It is said that the use of Comfrey in Chinese traditional medicine has spans over 2,000 years. Though it has been used for many centuries, it has still become controversial in the last century for risk of causing liver problems if used internally. That being said, some external uses are more useful.
What Is Comfrey?
Comfrey is widely known as “one of the greatest medicinal herbs of the nature”. Comfrey baths were very common during the Middle Ages. However, recently some studies have shown some toxic effects of pyrrolizidine alkaloids in the comfrey have alerted herbalists to be wary of internally using it. If used in large doses or over a long period of time, it might cause potential damage to the liver. Learn symptoms of rheumatoid arthritis.
Known as Symphytum officinale L, belonged to the Boraginaceae family, this herb is miracle and easily recognizable, with large, outstretched leaves and vibrant color flowers which resembles bells.
What Are Uses Of Comfrey?
Comfrey can be used externally for healing broken bones and wounds. So it is one of the simple home remedies for many health problems. Thanks to the high content of vitamin C and Calcium, it helps to stimulate the healing activity. In folk medicine, comfrey is sometimes referred to as the “knitbone” for the ability of speeding wound healing.
Comfrey root consists of active constituents named allatoin, mucilage, and rosmaric acid, providing the anti-inflammatory as well as pain-relieving effects of the herb. Rosmaric acid might particularly help to prevent the pulmonary vascular injuries. However, because comfrey root also consists of large amounts of pyrrolizidine alkaloids that are toxic and may be associated with liver damage once taken internally, so its root extract is not recommended for internal take.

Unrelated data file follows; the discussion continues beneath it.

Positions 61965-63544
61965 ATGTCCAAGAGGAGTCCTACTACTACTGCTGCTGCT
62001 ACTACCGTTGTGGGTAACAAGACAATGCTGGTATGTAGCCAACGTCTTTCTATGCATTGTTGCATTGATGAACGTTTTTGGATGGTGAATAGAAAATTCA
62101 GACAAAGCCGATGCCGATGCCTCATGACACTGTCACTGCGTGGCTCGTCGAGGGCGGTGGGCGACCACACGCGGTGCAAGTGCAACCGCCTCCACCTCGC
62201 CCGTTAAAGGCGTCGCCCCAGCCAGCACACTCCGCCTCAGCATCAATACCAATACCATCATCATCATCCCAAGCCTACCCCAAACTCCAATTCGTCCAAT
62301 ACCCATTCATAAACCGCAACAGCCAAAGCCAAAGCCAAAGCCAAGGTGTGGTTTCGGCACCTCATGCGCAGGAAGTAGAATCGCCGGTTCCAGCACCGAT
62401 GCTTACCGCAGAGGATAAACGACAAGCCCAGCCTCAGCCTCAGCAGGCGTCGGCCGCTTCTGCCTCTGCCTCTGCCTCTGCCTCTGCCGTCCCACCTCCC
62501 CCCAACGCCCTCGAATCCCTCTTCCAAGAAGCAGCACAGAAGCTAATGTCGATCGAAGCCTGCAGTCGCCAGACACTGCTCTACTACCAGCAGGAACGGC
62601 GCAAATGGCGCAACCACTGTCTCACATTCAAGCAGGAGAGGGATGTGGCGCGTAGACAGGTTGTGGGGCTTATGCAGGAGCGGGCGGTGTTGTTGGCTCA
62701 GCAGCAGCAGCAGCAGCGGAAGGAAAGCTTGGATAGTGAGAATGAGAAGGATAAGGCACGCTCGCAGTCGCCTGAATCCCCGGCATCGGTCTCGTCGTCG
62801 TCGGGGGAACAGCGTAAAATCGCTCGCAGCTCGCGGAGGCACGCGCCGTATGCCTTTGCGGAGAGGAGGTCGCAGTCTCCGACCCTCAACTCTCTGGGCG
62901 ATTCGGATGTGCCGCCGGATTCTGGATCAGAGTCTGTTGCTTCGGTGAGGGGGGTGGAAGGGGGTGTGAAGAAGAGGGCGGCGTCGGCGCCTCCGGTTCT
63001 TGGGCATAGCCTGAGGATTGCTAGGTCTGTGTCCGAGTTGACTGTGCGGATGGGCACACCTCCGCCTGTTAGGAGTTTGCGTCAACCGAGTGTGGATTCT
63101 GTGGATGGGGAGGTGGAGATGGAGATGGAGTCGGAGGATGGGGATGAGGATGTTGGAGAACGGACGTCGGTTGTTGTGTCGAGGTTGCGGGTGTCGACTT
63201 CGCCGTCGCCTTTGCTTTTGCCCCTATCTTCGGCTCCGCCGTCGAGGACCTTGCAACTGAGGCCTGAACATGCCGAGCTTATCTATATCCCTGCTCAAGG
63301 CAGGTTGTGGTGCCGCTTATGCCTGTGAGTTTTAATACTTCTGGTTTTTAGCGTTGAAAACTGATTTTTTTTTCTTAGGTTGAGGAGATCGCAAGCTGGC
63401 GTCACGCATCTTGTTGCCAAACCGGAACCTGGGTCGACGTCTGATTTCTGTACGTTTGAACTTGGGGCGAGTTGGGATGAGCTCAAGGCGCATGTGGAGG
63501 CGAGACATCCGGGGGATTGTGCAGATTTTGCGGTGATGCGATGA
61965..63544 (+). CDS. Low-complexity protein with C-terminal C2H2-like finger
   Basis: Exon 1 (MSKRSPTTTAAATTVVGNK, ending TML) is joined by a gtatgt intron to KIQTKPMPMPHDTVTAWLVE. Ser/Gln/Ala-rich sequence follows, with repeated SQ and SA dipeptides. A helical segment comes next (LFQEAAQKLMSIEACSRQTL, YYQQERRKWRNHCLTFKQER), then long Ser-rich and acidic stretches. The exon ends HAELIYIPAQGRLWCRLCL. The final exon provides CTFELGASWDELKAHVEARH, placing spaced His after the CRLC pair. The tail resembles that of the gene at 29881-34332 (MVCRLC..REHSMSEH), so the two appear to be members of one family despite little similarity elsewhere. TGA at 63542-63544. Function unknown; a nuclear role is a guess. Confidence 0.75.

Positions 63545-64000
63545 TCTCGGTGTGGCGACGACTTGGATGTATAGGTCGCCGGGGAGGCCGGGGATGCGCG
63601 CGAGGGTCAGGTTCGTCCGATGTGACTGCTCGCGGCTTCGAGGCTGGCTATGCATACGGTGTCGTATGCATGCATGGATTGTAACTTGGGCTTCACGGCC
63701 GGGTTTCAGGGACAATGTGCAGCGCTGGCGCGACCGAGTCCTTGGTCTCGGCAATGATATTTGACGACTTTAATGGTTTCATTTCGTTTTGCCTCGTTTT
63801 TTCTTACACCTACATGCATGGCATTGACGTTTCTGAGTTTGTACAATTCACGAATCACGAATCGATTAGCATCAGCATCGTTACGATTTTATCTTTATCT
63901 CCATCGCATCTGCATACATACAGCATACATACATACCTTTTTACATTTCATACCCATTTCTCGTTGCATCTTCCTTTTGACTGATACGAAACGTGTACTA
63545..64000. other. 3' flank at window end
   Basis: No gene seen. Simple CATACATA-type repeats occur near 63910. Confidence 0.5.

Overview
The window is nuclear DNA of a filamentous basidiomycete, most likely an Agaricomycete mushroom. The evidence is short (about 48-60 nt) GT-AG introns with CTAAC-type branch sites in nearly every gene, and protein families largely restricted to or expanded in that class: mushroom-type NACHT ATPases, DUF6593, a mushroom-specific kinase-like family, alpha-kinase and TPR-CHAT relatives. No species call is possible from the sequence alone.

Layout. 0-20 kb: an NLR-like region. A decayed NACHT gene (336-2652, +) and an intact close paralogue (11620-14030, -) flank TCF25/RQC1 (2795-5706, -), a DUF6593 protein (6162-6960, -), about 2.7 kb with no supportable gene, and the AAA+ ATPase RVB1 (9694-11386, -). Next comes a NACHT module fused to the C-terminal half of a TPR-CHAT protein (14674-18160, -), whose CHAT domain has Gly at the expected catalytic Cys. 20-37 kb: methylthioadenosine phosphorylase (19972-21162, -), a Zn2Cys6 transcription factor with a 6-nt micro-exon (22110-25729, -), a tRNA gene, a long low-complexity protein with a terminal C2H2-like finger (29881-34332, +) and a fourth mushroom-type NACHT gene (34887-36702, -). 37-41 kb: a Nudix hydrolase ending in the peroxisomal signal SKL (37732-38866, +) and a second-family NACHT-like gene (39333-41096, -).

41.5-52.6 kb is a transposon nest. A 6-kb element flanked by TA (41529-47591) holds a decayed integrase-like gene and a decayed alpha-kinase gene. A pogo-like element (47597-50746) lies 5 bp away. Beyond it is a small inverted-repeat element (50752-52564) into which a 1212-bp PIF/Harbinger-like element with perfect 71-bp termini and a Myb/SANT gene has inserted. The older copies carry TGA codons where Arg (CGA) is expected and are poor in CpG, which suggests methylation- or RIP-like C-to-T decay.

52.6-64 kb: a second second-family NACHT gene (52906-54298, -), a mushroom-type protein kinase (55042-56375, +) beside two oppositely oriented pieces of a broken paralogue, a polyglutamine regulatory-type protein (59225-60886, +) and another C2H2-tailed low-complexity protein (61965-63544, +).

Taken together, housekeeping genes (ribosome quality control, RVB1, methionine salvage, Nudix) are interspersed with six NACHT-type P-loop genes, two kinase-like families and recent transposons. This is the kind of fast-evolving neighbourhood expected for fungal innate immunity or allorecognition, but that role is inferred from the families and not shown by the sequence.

According to a lot of people, their broken toes have been healed thanks to the use of comfrey. They make a poultice of the leaves and plantain of comfrey and apply it to their broken tone a few times per day. It takes twice per day, for 2 days to notice the reduction of pain in their toes. The pain was almost not-noticeable after week. The second week, they could wear whatever shoes they wanted and believed in the benefits of comfrey.
On the other hand, you can use topical or oral remedies consisting of comfrey root extract for different traditional purposes. You may use topical the comfrey root remedies to treat sprains and strains, back pain, bone fractures, varicose veins, bruises, conjunctivitis, or minor wounds.
How To Use Comfrey For Arthritis – 2 Simple Ways
1. Massage Oil
Comfrey can infuse well into the massage oil and does a good job at relieving the tender spots. You can create your own muscle rub using comfrey along with arnica bringing amazing relief to arthritis as well as other sore areas. You can add lavender essential oil for relaxation.
Steps to use comfrey for arthritis:
- Prepare an oven-proof dish, cheesecloth or fine mesh strainer
- 2 cups of jojoba or olive oil or another carrier oil
- 1 cup of dried herbs
- Pour 3-5 drops of pure lavender essential oil
- Dry, clean glass jar to store the oil in
- Turn the oven to 200 degrees. Add the herbs and oil to the oven-proof dish, then stir it up so that all leaves are covered with the oil. Turn off the oven when it gets 200 degrees. Put the prepared oven-proof dish into the oven, and wait for several hours.
- After 3 hours, take out that dish and strain the oil from leaves
- Discard the herbs before adding the infused oil to the glass jar. Add several drops of lavender oil, put a lid on and wash gently. Put the jar into a dark, cool place.
2. Comfrey Infusion
Infusions are similar to a strong tea, which are steeped in the water for a few hours in the tightly sealed jar. Using a canning jar of quart-size can help hold up the boiling water.
- After preparing, add a comfrey infusion to your bath for sore muscles. If you have sore feet, add Epsom salt, and hot water to help you feel better. Generally, infusions are made using flowers or leaves.
- Take one ounce of dried comfrey leaves and put it into the canning jar before filling the jar with boiling water.
- Tight up with the lid and let it steep till the water cools down.
- Strain out herbs and drink
Comfrey Notes and Precautions
As mentioned earlier in this article of how to use comfrey for arthritis, comfrey is not recommended internally, or for pregnant women, even externally. Consult a doctor as well as qualified herbalist before using this herb.